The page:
The diagram summarises the common changes of state.
In evaporation, particles leave a liquid from its surface only. In boiling, bubbles of gas form throughout the liquid. They rise to the surface and escape to the surroundings, forming a gas.
The amount of energy needed to change state from solid to liquid, and from liquid to gas, depends on the strength of the forces between the particles of a substance. The stronger the forces of attraction, the more energy is required.
The strength of the forces between particles depends on the particles involved. For example, the forces between ions in an ionic solid are stronger than those between molecules in water or hydrogen. This explains the melting and boiling point data in the table.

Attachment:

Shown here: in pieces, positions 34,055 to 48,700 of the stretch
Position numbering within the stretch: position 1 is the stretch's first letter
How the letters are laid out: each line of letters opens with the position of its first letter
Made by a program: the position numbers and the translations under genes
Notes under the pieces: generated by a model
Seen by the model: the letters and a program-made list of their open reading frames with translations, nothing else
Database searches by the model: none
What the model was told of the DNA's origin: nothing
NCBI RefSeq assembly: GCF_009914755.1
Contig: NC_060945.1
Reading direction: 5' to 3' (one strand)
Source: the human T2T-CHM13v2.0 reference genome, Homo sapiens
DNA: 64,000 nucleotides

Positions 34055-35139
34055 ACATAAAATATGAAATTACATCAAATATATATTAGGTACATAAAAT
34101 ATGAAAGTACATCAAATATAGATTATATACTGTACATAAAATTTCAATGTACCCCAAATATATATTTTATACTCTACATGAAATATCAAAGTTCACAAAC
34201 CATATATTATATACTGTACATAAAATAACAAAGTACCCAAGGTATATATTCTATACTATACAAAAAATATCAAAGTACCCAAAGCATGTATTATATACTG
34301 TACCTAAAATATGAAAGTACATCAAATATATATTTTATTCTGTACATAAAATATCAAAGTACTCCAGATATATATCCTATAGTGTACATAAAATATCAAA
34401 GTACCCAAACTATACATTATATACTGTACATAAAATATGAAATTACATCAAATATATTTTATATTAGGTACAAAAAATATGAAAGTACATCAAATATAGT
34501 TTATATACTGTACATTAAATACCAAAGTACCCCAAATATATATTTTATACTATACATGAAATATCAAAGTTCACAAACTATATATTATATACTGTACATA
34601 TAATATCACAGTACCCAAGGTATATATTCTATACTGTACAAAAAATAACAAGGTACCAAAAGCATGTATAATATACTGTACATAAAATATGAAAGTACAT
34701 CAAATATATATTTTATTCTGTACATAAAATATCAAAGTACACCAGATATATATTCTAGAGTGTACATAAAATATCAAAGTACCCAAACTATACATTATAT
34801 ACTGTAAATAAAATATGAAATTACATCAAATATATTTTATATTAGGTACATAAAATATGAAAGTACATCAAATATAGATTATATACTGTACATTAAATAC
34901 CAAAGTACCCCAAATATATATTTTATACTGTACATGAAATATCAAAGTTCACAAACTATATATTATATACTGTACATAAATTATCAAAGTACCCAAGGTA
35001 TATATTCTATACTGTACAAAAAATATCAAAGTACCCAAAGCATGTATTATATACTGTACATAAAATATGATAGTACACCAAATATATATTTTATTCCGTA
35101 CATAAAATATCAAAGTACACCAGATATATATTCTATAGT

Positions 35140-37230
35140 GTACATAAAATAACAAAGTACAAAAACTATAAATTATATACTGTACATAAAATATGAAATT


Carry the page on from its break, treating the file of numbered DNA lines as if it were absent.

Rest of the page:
|Substance||Bonding type||Melting point||Boiling point|
Evaporation can take place below the boiling point of a substance.
Energy is transferred from a substance to the surroundings when a substance condenses or freezes. This is because the forces of attraction between the particles get stronger.
The state of a substance at a given temperature can be predicted if its melting point and boiling point are known. The table summarises how to work this out.
|Given temperature < melting point||Solid|
|Given temperature is between melting and boiling points||Liquid|
|Given temperature > boiling point||Gas|
The melting point of oxygen is -218°C and its boiling point is -183°C. Predict the state of oxygen at -200°C.
Oxygen will be in the liquid state at -200°C (because this is between its melting and boiling points).
The particle model assumes that particles are solid spheres with no forces between them. However: